Mixed bag THE GOOD MOTHER offers some thrills with a opioid crisis backdrop — Moviejawn
The Good MotherDirected by Miles Joris-PeyrafitteWritten by Miles Joris-Peyrafitte and Madison HarrisonStarring: Hilary Swank, Olivia Cooke, Jack ReynorRated RRuntime: 1 hour, 29 minutesIn theaters September 1
by Gary M. Kramer, Staff Writer
The topical drama, The Good Mother, addresses the dangers of drugs, in general, and the opioid crisis in particular. Set in Albany, 2016, Marissa (Hilary Swank) gets the devastating news—from her son, Toby (Jack Reynor), a cop—that her other son Michael (Madison Harrison), is dead. At the funeral, Marissa rages at Michael’s pregnant girlfriend, Paige (Olivia Cooke), slapping her so hard that Paige is knocked off her feet. But after an apology, the two women forget their differences and work together to figure out who killed Michael.
The sleuthing involves a lead Paige gets from a message she sends, and a chance meeting Marissa has with Ducky (Hopper Penn), Michael’s no-good friend. Director Miles Joris-Peyrafitte (who cowrote the screenplay with Harrison) uses these scenes to create a flinty B-movie thriller, and the best thing about The Good Mother is how it indulges in its gritty atmosphere.
There are some nifty overhead shots from coffee cups to city streets as well as an image of a coffin being lowered into the ground from above that Joris-Peyrafitte likes so much, he uses it twice. But it is in the “action” sequences that the filmmaker distinguishes himself. One scene has a character making a tense escape when their house is broken into by men looking for drugs. A foot chase that ends up in a railyard ends with a character getting hit over the head with a blunt object. And a (predictably) tense scene features someone snooping around in a basement, which, of course, leads to real trouble.
These episodes are absorbing—if only they weren’t so contrived. The trouble with The Good Mother is that Joris-Peyrafitte tends to overdo things, like letting the music dictate how viewers should feel at every given moment. He also features a head-scratching sequence where Marissa—carrying a baby!—tails a suspect through a trains station only to have a train door close in her face. When the door reopens, it is unintentionally funny.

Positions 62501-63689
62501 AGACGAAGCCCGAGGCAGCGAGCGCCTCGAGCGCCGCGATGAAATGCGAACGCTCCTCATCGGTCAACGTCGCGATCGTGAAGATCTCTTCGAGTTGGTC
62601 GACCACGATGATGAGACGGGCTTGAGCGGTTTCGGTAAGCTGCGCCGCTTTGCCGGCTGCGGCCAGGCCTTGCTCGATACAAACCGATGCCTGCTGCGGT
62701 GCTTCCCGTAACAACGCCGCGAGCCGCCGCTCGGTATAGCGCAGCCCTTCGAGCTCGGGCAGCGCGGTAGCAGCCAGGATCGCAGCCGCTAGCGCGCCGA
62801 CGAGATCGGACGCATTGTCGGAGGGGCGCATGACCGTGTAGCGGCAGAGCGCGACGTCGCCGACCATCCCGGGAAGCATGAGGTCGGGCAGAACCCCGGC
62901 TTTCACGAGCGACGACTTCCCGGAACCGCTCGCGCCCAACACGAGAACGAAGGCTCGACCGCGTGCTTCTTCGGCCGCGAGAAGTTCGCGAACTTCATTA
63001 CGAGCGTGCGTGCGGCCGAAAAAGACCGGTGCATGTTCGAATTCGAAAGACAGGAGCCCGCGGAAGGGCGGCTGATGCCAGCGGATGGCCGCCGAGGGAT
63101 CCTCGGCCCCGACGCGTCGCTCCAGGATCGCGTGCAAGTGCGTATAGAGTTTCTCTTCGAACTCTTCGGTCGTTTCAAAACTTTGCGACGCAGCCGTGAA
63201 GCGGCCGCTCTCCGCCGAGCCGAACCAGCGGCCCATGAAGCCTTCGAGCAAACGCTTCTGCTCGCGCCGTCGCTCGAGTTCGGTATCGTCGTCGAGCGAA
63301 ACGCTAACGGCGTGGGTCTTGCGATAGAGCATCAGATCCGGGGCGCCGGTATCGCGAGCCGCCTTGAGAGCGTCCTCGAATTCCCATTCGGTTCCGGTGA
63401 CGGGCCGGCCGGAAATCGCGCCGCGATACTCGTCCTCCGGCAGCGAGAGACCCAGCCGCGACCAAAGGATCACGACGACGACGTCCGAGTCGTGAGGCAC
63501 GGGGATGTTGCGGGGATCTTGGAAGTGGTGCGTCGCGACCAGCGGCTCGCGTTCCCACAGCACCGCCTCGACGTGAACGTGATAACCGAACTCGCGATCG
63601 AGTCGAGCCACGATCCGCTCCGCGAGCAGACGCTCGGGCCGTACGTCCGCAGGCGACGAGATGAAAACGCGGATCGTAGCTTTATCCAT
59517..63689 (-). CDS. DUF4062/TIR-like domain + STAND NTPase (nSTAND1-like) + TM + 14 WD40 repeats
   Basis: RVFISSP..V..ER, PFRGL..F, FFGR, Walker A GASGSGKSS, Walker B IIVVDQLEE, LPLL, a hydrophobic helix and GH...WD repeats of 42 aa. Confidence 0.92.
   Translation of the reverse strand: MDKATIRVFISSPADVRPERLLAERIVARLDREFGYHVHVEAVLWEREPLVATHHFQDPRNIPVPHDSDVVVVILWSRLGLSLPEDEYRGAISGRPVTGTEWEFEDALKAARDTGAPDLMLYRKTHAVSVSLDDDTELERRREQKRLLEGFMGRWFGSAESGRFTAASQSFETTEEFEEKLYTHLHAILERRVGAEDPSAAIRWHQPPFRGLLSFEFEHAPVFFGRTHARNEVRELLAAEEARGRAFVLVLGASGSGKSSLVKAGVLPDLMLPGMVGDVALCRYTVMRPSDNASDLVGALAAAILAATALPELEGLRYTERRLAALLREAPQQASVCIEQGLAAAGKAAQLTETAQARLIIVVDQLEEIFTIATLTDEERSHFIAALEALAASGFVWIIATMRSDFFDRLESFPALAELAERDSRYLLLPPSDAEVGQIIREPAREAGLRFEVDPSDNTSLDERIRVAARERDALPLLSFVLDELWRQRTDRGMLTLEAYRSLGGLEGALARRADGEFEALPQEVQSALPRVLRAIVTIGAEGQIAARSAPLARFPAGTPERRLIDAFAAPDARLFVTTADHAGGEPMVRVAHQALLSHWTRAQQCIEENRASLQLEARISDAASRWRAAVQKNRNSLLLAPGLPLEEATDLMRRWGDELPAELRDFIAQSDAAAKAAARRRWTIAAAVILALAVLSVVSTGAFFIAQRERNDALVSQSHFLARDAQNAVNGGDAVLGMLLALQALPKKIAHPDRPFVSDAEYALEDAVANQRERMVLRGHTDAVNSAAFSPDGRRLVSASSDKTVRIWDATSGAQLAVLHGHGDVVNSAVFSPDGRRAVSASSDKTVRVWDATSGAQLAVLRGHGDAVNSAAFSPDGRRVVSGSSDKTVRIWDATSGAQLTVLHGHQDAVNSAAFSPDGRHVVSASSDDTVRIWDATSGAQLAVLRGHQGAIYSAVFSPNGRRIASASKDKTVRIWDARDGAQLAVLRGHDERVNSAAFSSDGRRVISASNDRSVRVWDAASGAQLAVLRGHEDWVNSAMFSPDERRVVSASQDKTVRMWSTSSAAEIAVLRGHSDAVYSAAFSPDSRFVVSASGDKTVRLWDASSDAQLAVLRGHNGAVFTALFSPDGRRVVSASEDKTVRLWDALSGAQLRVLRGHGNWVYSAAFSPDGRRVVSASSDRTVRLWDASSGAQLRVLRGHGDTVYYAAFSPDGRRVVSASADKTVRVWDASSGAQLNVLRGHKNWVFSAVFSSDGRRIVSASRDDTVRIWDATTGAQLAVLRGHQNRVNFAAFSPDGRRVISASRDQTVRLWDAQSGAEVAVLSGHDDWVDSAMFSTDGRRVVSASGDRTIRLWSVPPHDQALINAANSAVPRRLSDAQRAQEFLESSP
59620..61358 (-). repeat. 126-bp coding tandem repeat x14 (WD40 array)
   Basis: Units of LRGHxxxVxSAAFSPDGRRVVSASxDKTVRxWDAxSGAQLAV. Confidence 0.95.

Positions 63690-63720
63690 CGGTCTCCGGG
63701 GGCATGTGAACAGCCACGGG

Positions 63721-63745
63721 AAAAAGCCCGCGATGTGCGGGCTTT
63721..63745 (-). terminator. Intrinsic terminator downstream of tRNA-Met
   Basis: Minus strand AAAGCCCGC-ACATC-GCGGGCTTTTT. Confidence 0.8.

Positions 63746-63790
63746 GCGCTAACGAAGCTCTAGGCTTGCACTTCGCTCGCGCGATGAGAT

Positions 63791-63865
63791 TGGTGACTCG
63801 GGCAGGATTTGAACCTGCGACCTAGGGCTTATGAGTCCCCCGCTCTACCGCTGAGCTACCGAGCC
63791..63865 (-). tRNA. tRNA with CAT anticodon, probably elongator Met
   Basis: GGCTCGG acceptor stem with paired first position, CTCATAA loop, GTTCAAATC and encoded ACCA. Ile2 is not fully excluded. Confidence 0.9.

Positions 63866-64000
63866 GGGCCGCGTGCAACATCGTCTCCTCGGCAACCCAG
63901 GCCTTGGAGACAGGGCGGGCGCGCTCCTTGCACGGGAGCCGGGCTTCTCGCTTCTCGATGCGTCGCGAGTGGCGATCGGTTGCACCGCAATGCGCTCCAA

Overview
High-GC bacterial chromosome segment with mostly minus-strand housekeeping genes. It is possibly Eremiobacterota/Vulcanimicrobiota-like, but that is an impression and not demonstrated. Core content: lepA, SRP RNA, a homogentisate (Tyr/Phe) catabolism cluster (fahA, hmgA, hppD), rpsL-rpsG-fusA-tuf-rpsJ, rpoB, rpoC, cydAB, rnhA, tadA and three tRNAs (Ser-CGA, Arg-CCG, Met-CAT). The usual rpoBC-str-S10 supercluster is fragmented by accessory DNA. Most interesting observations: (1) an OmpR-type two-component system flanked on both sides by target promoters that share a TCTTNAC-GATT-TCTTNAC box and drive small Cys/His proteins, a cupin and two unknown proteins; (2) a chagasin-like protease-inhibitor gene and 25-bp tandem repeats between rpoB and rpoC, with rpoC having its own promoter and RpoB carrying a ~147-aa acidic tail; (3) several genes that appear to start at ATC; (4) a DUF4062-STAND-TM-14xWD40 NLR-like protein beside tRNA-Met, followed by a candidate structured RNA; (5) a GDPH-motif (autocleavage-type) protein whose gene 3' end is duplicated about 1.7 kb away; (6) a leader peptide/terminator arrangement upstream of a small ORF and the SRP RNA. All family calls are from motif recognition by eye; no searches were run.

The film really does have an interesting story at heart. Marissa drinks too much; she turned to the bottle when her husband passed away. And there is a fine speech at a support group meeting by Laurie (Karen Aldridge) about grief and loss. But then to have Laurie take Marissa to a needle exchange site feels overly preachy.
Likewise, flashbacks to Michael’s childhood feel clunky. A narrative Marissa recounts about Michael’s promise being wasted justifies these scenes, but they come too late in the film to have much impact.
The Good Mother is all over the place, and while Swank commits to playing Marissa as a lonely, troubled, and determined mother who wants justice for her son’s death, Joris-Peyrafitte does not give the two-time Oscar winner enough to do. Swank’s performance feels very formulaic. In support, Jack Reynor tries to invest Toby with some gravitas, but he comes off too easygoing for a cop whose brother has just been killed.
Despite its numerous flaws, The Good Mother is a passable thriller. But it would have been better had it really grappled with the horrors of the drug crisis, rather than just using that plot as a backdrop for a tale of desperation.The Good MotherDirected by Miles Joris-PeyrafitteWritten by Miles Joris-Peyrafitte and Madison HarrisonStarring: Hilary Swank, Olivia Cooke, Jack ReynorRated RRuntime: 1 hour, 29 minutesIn theaters September 1by Gary M. Kramer, Staff Writer